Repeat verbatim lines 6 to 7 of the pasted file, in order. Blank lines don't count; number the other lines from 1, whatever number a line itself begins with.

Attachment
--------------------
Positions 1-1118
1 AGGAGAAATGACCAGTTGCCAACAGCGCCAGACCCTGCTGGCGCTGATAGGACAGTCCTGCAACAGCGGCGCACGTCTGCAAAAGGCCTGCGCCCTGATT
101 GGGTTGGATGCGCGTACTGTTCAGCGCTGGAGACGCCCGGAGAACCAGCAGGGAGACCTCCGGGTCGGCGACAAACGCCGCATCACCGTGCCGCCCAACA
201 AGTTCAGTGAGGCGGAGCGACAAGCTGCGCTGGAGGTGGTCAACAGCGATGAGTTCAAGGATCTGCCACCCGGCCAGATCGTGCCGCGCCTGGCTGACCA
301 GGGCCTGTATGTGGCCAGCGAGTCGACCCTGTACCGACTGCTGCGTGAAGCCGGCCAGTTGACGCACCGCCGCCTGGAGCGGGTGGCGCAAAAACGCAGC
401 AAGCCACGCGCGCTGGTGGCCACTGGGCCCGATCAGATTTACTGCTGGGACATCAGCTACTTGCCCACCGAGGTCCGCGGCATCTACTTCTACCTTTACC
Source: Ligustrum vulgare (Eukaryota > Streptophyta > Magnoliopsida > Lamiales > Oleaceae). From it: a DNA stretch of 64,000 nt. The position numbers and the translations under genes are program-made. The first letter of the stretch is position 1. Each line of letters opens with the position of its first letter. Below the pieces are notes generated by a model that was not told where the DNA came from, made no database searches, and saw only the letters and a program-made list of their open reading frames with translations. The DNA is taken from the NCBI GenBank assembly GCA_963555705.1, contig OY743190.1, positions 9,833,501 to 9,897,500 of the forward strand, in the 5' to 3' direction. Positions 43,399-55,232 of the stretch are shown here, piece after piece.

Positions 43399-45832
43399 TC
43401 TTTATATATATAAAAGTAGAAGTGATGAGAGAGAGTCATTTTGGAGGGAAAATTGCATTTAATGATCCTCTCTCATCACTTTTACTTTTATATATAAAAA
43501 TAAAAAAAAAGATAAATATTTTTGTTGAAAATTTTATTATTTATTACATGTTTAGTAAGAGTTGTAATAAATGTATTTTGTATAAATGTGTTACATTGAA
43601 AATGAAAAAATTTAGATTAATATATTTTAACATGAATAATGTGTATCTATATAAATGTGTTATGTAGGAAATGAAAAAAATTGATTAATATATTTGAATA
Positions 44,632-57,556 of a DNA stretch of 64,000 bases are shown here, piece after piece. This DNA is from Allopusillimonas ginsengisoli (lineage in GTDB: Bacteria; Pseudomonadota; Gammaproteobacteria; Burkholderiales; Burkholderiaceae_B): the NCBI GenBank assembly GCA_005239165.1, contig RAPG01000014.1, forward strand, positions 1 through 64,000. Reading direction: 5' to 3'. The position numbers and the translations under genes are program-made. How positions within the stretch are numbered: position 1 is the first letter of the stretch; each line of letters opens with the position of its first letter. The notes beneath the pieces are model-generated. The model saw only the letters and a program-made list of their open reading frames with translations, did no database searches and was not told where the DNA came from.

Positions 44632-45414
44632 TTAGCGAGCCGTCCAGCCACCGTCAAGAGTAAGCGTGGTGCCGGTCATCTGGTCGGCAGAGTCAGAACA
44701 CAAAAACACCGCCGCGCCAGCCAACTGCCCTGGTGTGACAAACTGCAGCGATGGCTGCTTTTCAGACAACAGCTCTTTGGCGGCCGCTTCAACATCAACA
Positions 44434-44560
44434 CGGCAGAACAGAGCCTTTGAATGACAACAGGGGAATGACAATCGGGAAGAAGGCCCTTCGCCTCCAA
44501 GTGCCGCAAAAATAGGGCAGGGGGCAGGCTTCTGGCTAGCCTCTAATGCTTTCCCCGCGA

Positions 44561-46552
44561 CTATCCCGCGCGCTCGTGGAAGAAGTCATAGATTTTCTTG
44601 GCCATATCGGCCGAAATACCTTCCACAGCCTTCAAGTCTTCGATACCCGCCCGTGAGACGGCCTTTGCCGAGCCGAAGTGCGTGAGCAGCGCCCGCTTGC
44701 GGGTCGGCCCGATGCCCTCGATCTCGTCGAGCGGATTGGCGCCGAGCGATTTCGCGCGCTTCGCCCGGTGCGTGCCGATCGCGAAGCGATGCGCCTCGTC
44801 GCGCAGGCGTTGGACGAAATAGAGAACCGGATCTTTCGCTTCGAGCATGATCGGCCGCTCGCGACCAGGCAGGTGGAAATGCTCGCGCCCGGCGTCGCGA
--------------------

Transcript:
401 AAGCCACGCGCGCTGGTGGCCACTGGGCCCGATCAGATTTACTGCTGGGACATCAGCTACTTGCCCACCGAGGTCCGCGGCATCTACTTCTACCTTTACC
Source: Ligustrum vulgare (Eukaryota > Streptophyta > Magnoliopsida > Lamiales > Oleaceae). From it: a DNA stretch of 64,000 nt. The position numbers and the translations under genes are program-made. The first letter of the stretch is position 1. Each line of letters opens with the position of its first letter. Below the pieces are notes generated by a model that was not told where the DNA came from, made no database searches, and saw only the letters and a program-made list of their open reading frames with translations. The DNA is taken from the NCBI GenBank assembly GCA_963555705.1, contig OY743190.1, positions 9,833,501 to 9,897,500 of the forward strand, in the 5' to 3' direction. Positions 43,399-55,232 of the stretch are shown here, piece after piece.